My Lords, the UK is internationally recognised as having one of the most robust anti-money-laundering regimes in the world. However, no Government should ever be satisfied that sufficient steps have been taken to prevent money-laundering by those who handle money in the UK. It is an ongoing multi-billion pound threat to the financial system. However, the Financial Services Authority is taking an increasingly robust approach to supervision, demonstrated by recent enforcement actions against banks and their staff.
I thank the Minister for that reply but last year alone the amount of fines paid to the United States regulatory authority from British banks alone came to no less than £6.4 billion, in comparison to the amount paid to the Financial Services Authority from the same banks, which came to £140 million. The discrepancy is clear.
These were not minor crimes. They included not only money-laundering but fixing the LIBOR rate, breaking the sanctions regimes against Iran and other countries and, not least, money-laundering that included drugs cartels in Mexico and Colombia. Does the noble Lord therefore agree with Andrew Bailey, the CEO of the prudential authority that is shortly to be established, that it is impossible to prosecute major banks on grounds of confidence? Does he take that view or the view that I hold, which is that unless we prosecute major banks that commit crimes of this kind, we will find ourselves with a City that no longer has its traditional reputation for integrity and fair dealing, which is absolutely crucial to its future and which many of us recognise must be re-established, if necessary with radical measures?
My Lords, I agree with the numbers that my noble friend shared with us. However, the traditional approaches in the UK and US towards fines have been very different. I believe that my noble friend's numbers go wider than the narrow question of money-laundering. As I said, the FSA has levied much larger fines in recent years. Prosecutions are, of course, possible and should be pursued where appropriate, whether against bank staff or potentially against the banks. However, Mr Bailey is also correct that there are circumstances in which the prosecution of a bank could have the consequence of putting the future of that bank in jeopardy. Therefore, considerations may arise in extreme cases regarding the stability of the system if a major bank was closed down. Those considerations have to be taken into account.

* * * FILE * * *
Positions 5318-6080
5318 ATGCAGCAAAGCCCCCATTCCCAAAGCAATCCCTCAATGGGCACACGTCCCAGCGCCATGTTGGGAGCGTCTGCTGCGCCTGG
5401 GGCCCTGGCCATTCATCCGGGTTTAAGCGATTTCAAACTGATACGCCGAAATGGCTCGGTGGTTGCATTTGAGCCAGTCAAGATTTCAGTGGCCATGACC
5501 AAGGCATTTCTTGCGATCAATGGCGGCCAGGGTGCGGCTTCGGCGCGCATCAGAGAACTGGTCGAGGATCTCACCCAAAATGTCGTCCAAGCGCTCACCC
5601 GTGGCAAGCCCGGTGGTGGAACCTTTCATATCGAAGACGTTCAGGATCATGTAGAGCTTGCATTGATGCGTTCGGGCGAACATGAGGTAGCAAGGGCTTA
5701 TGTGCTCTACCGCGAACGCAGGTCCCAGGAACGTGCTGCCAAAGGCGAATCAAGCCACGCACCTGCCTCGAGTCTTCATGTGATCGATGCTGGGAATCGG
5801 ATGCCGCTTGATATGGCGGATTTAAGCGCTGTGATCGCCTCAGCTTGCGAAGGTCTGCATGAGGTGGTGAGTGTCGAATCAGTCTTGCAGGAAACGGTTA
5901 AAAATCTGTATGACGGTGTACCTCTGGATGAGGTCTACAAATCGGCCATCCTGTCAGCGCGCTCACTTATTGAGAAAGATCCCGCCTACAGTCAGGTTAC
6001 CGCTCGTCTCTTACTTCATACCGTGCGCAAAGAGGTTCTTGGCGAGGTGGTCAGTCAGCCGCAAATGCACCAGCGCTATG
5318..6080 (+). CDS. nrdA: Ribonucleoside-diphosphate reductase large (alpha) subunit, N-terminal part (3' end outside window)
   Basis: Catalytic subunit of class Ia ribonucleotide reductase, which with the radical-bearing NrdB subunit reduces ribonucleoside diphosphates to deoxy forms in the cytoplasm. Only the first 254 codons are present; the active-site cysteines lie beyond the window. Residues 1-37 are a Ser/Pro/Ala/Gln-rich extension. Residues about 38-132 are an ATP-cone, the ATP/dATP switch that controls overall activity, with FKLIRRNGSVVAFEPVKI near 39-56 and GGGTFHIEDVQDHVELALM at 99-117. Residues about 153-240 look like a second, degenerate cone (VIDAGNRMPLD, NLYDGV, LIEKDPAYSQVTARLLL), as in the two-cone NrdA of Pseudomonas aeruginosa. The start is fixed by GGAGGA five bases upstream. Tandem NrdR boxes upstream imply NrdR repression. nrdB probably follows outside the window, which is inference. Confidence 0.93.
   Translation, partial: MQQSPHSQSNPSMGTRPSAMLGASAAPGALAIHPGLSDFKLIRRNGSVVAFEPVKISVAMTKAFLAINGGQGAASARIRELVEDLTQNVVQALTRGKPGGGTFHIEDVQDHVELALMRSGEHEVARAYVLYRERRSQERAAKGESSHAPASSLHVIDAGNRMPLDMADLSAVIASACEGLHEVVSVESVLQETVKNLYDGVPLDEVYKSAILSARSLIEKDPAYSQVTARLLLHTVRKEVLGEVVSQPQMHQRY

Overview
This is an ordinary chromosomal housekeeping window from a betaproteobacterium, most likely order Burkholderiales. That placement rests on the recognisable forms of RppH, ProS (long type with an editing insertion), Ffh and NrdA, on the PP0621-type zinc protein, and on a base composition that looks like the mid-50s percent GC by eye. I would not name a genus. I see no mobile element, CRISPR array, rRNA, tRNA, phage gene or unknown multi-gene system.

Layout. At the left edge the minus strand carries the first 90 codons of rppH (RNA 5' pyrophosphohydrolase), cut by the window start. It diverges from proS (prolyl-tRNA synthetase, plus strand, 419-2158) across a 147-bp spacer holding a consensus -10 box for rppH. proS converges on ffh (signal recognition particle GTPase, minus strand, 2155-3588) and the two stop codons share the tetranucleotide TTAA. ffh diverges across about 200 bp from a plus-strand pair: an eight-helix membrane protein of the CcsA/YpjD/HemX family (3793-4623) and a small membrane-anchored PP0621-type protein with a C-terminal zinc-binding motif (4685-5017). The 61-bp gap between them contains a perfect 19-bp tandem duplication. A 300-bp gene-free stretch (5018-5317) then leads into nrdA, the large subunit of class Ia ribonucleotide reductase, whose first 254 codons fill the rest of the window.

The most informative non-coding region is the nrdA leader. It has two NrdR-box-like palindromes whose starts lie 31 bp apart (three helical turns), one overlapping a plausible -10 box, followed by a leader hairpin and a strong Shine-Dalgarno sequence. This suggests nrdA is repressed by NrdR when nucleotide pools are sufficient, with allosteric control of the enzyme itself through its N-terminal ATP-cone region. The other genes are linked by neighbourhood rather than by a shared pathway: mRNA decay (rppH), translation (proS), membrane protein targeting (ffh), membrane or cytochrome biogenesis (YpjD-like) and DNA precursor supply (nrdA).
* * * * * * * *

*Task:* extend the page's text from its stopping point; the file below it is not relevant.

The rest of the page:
My Lords, I certainly accept that there is unfinished business to be done around the whole "know your customer" and opening bank accounts regime. Many of us know what difficulty that causes, whether on our own account or on that of our children. This is something that we discussed during the passage of the Financial Services Bill. It is interesting that some banks require less detail and paperwork than others. I wish they would all make this process as easy as possible for their customers, consistent with the regulations that apply.
My Lords, on that topic, I wonder whether the noble Lord and other noble Lords bank with HSBC. I have done so for the past 30 years. Last week I was rather surprised to be asked by bank staff to show them my passport and a utility bill. I am not sure whether noble Lords realise but we are all politically exposed persons in regulator-speak; some of us may be more so than others. But, honestly, is this not mindless box-ticking? Do they really need to check our passports to know the difference between a British baron and a Mexican drugs baron? Is not the reality that these monster banks such as HSBC and RBS are, as the Minister touched on, frankly, not just too big to fail but too big to regulate and too big for any single board to control?
My Lords, on the first of my noble friend's points, I certainly agree that the banks need to get much more intelligent about this matter. I have met in the Treasury senior bankers on the retail or wealth management side of these banks to make precisely my noble friend's point: namely, that they need to be intelligent about this matter. This must not be a box-ticking exercise. I have made the same point to the chairman of the FSA. My noble friend raises a very important point.
My Lords, I believe that this is the last time the noble Lord will appear at the Dispatch Box in his current position. I am sure that the whole House wishes him well in his future endeavours.
Turning to the Question, the FSA rulebook states that the chief executive function is the function of,
"having the responsibility ... for the conduct of the whole of the business".
Indeed, the notion of chief executive responsibility is at the heart of the FSA's regulatory philosophy. While I understand the concept of the independence of the FSA, given that it has been established that HSBC has committed very serious money-laundering offences, would the noble Lord expect the FSA to implement its own rulebook and would he therefore expect it to take enforcement action against the relevant chief executive of HSBC?
My Lords, I am grateful to the noble Lord, Lord Eatwell, for his kind words, but I regret to say that the House may have me at the Dispatch Box again for the Topical Question tomorrow, unless I can persuade a colleague to take it from me. As for HSBC, the FSA will do what it should as the independent regulator in this area. However, it is important that the FSA has agreed a series of additional measures with the HSBC board, including establishing a committee of the main board of the bank with a mandate to oversee matters relating to anti-money-laundering, reviewing relevant group policies, appointing a group level money-laundering reporting officer and having an independent monitor in place to look at the bank's compliance across the group with UK anti-money-laundering regimes. The FSA has agreed a tough series of measures with HSBC right across the group.